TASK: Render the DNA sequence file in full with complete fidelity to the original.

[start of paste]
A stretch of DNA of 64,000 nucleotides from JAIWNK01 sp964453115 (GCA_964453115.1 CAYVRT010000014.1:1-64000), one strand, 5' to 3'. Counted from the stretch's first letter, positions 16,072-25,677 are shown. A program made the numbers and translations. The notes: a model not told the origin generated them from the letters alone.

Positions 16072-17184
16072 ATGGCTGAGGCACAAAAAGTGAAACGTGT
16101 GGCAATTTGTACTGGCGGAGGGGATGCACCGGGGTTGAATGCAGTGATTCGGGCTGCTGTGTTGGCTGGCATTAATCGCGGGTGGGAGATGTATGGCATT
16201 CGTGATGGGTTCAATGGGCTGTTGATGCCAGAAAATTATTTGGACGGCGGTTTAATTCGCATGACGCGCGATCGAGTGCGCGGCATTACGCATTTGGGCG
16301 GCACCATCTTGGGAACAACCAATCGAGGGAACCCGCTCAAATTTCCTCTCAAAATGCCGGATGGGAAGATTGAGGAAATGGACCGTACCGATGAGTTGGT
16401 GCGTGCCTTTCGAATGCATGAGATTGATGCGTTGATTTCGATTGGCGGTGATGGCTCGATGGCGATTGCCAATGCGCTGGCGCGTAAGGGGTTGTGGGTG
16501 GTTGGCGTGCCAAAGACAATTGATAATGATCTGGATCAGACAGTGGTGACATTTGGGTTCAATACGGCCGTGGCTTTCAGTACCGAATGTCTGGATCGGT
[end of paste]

A stretch of DNA of 64,000 nucleotides from JAIWNK01 sp964453115 (GCA_964453115.1 CAYVRT010000014.1:1-64000), one strand, 5' to 3'. Counted from the stretch's first letter, positions 16,072-25,677 are shown. A program made the numbers and translations. The notes: a model not told the origin generated them from the letters alone.

Positions 16072-17184
16072 ATGGCTGAGGCACAAAAAGTGAAACGTGT
16101 GGCAATTTGTACTGGCGGAGGGGATGCACCGGGGTTGAATGCAGTGATTCGGGCTGCTGTGTTGGCTGGCATTAATCGCGGGTGGGAGATGTATGGCATT
16201 CGTGATGGGTTCAATGGGCTGTTGATGCCAGAAAATTATTTGGACGGCGGTTTAATTCGCATGACGCGCGATCGAGTGCGCGGCATTACGCATTTGGGCG
16301 GCACCATCTTGGGAACAACCAATCGAGGGAACCCGCTCAAATTTCCTCTCAAAATGCCGGATGGGAAGATTGAGGAAATGGACCGTACCGATGAGTTGGT
16401 GCGTGCCTTTCGAATGCATGAGATTGATGCGTTGATTTCGATTGGCGGTGATGGCTCGATGGCGATTGCCAATGCGCTGGCGCGTAAGGGGTTGTGGGTG
16501 GTTGGCGTGCCAAAGACAATTGATAATGATCTGGATCAGACAGTGGTGACATTTGGGTTCAATACGGCCGTGGCTTTCAGTACCGAATGTCTGGATCGGT